4. The method of claim 1 wherein the non-arrayed accesses data is stored in one of SRAM arrays or registers, the SRAMS arrays or registers accessed through one of a burst read or write.

5. A Double Data Rate (DDR) nonvolatile memory, comprising: a DDR interface to operate at a first frequency in transferring data at I/O pins; a DDR interface bus coupled to the DDR interface to operate at a second frequency; a program buffer coupled to the DDR interface bus to store commands; command registers coupled to the DDR interface bus and to a microcontroller memory bus; one or more page buffers to hold array data for transfer to the DDR interface bus; and a microcontroller coupled to the microcontroller memory bus and coupled to receive a signal from the command registers, wherein the DDR interface decodes an address to determine arrayed accesses from non-arrayed accesses, loads the array data onto the one or more page buffers when an arrayed access is detected, decodes the non-arrayed accesses during an active cycle, enables a decode path for one or more of a register or SRAM element for the non-arrayed accesses and reads non-arrayed accesses data directly from the one or more of the register or SRAM element instead of the one or more page buffers and writes the array data and the non-arrayed accesses data to the one or more of the register or SRAM element.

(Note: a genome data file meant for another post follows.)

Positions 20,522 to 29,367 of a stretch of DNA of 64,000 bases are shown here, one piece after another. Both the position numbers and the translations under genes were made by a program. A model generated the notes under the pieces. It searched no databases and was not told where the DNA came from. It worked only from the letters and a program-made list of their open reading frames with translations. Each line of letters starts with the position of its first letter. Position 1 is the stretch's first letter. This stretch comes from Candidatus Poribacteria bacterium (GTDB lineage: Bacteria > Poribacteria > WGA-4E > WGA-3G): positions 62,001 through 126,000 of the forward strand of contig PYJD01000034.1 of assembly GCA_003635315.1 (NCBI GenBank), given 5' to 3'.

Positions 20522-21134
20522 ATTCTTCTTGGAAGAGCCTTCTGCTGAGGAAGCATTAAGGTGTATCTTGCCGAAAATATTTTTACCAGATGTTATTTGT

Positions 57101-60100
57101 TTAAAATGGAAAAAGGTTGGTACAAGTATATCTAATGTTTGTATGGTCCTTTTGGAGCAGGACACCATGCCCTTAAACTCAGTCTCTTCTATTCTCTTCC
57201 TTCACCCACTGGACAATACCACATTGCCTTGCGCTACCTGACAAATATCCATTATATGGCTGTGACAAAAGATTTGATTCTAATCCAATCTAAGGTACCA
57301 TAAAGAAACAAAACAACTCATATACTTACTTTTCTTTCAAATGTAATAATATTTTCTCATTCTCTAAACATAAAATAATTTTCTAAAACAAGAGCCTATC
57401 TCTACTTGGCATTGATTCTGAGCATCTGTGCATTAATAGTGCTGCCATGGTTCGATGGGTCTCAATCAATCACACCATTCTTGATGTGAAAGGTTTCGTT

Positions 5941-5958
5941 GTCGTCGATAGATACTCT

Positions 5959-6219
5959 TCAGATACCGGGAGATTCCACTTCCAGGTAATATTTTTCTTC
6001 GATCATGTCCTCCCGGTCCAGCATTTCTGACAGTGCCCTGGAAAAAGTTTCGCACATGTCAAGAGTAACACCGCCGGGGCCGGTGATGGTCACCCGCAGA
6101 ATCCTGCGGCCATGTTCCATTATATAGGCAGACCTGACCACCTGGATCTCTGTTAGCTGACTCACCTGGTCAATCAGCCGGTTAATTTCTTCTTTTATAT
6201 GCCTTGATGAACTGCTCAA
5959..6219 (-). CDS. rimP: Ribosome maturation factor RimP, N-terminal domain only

6. The DDR nonvolatile memory of claim 5 wherein the first frequency transfers two data words per clock cycle and the second frequency transfers one data word per clock cycle.

7. The DDR nonvolatile memory of claim 5 wherein the non-arrayed accesses are to data stored in Static Random Access Memory (SRAM) or the command registers or the program buffer.